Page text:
Do you remember your high school library? I don’t. OK, that’s a half-truth. I remember one library of the three high schools I attended. The school library in Saskatchewan did not seem used to its full extent. Teachers stayed in their classrooms—perhaps they knew they’d lose a few students during a class-wide relocation from one room to another. My high school’s library in British Columbia wasn’t on my radar either. I remember watching a movie there in grade 11. “Uncool” students would often eat their lunch at the tables near the door. Thus, the library was uncool, too. Sad but true.

The secondary school library I remember vividly was in the state of Minnesota. My family moved there during the last 6 months of 10th grade. I had two study halls in my timetable and, as a consequence of being the “new girl,” lacked a social network to spend breaks with between classes. So, I went to the library a lot. It seemed like a neutral zone for someone clique-less, but keen to keep up academically with new peers.

The architecture of this particular school was such that the library had an abundance of natural light. The large skylights meant that the space brightened before other parts of the school. This was important because classes began very early in the morning, and many students used the library to meet their friends and chat before the bell rang. The library was a hub. I don’t recall staff telling students to be quiet, or to leave if a congregation got too large. The librarians seemed to think that the more people choosing to use the library (regardless of purpose), the better. This was a fortunate thing for me; I met my first friends in the library. Had it not been for the open attitude of the librarians, my formative conversations with new pals would have been shushed.

This summer I consulted on the renovation of a local high school’s library. There is a movement in educational literature toward altering school libraries to a ‘learning commons’ model. This model functionally and spatially integrates information technology and media services to assist users with learning and creativity. In a school, a learning commons can help students be fluent in technology and collaboration. It makes sense for 21st century school libraries to be social, knowledge-building spaces that offer virtual learning options along with traditional resources. Another goal of a learning commons is to help librarians transition students from schools to universities by centralizing access to technology, information, and human resources essential to academic life. Cool, ‘eh?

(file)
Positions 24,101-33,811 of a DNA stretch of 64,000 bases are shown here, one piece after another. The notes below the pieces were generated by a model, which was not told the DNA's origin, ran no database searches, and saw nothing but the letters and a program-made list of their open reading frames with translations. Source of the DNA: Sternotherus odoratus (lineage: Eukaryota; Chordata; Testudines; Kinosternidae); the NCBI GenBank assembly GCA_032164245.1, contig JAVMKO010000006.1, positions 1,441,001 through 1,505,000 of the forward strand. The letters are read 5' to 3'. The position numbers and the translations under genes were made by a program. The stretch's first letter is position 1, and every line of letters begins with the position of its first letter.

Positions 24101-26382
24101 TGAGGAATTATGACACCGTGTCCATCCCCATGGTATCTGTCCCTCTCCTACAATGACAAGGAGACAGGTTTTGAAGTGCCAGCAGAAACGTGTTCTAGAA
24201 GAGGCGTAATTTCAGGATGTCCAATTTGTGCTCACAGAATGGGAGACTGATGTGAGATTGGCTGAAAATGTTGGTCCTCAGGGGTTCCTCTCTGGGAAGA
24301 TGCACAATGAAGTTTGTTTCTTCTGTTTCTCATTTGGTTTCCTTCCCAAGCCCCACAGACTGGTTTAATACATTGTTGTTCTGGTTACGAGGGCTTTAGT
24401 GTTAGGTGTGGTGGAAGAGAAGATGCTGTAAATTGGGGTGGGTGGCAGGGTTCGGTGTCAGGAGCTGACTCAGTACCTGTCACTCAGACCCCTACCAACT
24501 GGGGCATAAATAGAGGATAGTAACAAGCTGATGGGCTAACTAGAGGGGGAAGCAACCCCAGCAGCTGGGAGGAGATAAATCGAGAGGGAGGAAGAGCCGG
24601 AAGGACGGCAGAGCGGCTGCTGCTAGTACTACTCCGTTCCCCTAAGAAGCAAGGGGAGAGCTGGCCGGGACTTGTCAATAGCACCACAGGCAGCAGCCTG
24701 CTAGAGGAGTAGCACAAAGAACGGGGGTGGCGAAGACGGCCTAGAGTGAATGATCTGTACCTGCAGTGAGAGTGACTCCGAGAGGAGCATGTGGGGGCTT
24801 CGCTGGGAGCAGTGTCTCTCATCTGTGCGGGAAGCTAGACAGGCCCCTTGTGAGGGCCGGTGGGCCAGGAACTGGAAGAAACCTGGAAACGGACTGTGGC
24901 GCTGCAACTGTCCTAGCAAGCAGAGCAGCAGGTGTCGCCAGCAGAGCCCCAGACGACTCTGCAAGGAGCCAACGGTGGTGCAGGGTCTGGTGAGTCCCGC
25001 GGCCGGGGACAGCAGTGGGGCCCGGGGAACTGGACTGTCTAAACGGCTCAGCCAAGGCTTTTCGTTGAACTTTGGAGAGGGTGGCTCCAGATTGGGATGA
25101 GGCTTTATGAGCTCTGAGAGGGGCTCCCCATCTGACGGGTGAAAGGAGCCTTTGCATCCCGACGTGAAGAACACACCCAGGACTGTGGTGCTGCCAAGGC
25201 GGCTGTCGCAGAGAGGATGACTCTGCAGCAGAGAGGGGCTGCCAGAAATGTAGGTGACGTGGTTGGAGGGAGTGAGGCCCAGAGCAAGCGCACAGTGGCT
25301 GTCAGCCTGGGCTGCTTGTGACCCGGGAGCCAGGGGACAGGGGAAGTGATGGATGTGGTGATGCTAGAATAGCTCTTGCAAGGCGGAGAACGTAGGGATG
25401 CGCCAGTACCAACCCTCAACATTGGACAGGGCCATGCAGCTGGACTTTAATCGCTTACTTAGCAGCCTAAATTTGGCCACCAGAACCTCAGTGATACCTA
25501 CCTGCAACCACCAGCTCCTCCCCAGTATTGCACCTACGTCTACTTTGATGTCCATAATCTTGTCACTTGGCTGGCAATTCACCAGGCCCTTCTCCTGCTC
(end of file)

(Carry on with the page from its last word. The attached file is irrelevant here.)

However, for a learning commons to work, smooth access to technology is a must. So is ensuring appropriate support for learning. Basically, the physical design of this new kind of library needs to encourage time spent planning, studying, and socializing. It must also offer defined spaces and furniture arrangements for isolated and collective work (this was what I was helping the local high school do over the summer).

As I considered the design advice I wanted to give the school, I came across an apparent gap in the literature concerning studies done to assess the effectiveness of the learning commons model with respect to teachers and librarians. The research seems weighted toward the measurement of student outcomes: achievement, engagement, retention, and satisfaction. Of course, this is not altogether surprising or uncompelling. But teacher and librarian engagement, collaboration, and efficiency on the job are important aspects that impact the variables against which students are measured in a learning commons. One study I came across acknowledged that modernizing library designs to reflect a fuller spectrum of knowledge suited both for academic research and personal enjoyment ought to enable school staff to better connect, and pursue shared educational goals. I like this line of thinking and feel a study measuring teacher outcomes with respect to recent library renovations to a learning commons is both timely and prudent. Luckily, the local school agreed!

Stay tuned for another blog post about this project when I’m further into the research process. My next task is to create valid and meaningful Likert scale questions with which to measure teacher and librarian attitudes and behaviors concerning their collaborations and efficiency in the school's new learning commons. As always, comments, ideas, or helpful hints are welcome; feel free to email me or post a comment. Be a part of environmental psychology in practice!

About the Author

Lindsay J. McCunn

Lindsay J. McCunn, Ph.D., is an assistant professor in environmental psychology at the University of Washington Tacoma.

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